Ganguli, Ranjan (2001) A Fuzzy Logic System For Ground Based Structural Health Monitoring of a Helicopter Rotor Using Modal Data. In: Journal of Intelligenet Material Systems and Structures, 12 (6). pp. 397-407.
A fuzzy logic system (FLS) is developed for ground based health monitoring of a helicopter rotor blade. Structural damage is modeled as a loss of stiffness at the damaged location that can result from delamination. Composite materials, which are widely used for fabricating rotor blades, are susceptible to such delaminations from barely visible impact damage. The rotor blade is modeled as an elastic beam undergoing transverse (flap) and inplane (lag) bending, axial and torsion deformations. A finite element model of the rotor blade is used to calculate the change in blade frequencies (both rotating and nonrotating) because of structural damage. The measurements used for health monitoring are the first four flap (transverse bending) frequencies of the rotor blade. The measurement deviations due to damage are then fuzzified and mapped to a set of faults using a fuzzy logic system. The output faults of the fuzzy logic system are four levels of damage (undamaged, slight, moderate and severe) at five locations along the blade (root, inboard, center, outboard, tip). Numerical results with noisy data show that the FLS detects damage with an accuracy of 100% for noise levels below 15% when nonrotating frequencies are used. The FLS also correctly classifies the ‘‘undamaged’’ condition up to noise levels of 30% thereby reducing the possibility of false alarms, a key problem for diagnostics systems. The fuzzy logic approach is thus able to extract maximum information from very limited and uncertain data. Using rotating frequencies lowers the success rate for small damage because the centrifugal stiffening caused by rotation counters the stiffness reduction caused by structural damage. The fuzzy logic system in this study is proposed as an information-processing tool to help the maintenance engineer by locating the damage area roughly but accurately for further nondestructive inspections.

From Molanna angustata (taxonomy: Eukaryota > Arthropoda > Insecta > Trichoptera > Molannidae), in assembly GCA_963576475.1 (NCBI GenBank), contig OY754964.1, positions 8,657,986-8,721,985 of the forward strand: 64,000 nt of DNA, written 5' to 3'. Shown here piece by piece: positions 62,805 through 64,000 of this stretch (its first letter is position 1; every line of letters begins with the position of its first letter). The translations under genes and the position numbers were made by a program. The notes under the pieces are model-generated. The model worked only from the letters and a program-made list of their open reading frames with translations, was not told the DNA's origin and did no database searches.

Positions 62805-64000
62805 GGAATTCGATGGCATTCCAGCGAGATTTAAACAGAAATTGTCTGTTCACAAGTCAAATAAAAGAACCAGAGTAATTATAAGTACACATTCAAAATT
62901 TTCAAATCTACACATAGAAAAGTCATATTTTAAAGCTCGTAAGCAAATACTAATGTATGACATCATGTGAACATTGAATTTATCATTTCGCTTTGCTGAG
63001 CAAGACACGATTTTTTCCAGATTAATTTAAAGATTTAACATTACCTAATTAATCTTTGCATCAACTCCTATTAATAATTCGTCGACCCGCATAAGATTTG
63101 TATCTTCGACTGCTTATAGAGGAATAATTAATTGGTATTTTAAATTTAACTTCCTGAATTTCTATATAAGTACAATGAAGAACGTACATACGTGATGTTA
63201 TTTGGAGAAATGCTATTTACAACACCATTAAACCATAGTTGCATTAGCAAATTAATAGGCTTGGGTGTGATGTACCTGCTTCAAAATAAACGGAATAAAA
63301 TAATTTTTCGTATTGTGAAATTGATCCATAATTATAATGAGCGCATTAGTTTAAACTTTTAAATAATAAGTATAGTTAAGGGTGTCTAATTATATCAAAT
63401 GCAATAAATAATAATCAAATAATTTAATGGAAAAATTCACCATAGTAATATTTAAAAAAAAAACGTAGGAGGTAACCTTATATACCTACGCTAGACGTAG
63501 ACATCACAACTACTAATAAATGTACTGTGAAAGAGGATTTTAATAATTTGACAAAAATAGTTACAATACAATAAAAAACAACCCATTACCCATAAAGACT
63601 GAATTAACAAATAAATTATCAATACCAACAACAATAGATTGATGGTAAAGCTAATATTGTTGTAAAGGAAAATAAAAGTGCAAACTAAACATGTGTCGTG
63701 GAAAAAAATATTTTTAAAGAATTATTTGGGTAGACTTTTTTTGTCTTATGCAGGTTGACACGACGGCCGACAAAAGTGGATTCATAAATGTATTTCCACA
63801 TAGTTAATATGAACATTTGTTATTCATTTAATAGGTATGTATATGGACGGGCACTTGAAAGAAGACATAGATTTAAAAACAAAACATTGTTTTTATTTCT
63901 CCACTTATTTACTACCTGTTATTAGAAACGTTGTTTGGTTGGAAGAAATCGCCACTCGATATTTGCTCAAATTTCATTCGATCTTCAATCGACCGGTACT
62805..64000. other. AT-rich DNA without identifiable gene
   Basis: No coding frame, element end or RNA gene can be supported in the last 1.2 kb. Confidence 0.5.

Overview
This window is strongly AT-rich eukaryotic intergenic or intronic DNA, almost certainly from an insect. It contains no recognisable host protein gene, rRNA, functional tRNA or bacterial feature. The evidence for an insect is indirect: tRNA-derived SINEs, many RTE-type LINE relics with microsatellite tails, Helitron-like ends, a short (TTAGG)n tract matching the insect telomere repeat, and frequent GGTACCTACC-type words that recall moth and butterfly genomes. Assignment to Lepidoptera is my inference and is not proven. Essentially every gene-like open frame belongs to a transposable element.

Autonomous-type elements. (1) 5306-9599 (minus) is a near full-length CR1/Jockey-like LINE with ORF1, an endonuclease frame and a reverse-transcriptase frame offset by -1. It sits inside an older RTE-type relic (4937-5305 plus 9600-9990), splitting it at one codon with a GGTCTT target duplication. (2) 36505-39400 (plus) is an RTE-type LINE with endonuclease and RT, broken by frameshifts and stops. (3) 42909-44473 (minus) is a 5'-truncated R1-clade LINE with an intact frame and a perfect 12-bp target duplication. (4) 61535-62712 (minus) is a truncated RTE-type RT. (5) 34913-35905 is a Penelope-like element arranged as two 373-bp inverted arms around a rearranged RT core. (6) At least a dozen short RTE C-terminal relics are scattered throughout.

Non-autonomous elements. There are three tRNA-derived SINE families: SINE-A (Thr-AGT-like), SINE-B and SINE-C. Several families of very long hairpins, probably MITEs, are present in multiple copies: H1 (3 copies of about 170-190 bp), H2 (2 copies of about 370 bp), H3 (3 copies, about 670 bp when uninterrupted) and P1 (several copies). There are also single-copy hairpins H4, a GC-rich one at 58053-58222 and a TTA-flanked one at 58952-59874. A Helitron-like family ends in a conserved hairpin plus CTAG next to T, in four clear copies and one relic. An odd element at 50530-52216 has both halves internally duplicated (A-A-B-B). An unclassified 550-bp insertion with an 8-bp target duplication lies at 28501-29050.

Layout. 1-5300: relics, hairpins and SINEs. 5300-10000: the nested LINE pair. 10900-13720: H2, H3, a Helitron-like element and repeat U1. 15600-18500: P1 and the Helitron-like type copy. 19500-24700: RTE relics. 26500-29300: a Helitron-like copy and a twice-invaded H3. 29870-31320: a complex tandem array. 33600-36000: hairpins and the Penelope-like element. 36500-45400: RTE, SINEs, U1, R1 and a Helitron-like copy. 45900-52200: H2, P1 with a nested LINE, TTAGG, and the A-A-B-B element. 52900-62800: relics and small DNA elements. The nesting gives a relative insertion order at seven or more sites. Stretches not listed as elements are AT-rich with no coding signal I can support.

|Item Type:||Journal Article|
|Additional Information:||Copyright of this article belongs to SAGE Publications.|
|Department/Centre:||Division of Mechanical Sciences > Aerospace Engineering (Formerly, Aeronautical Engineering)|
|Date Deposited:||07 Aug 2008|
|Last Modified:||19 Sep 2010 04:48|
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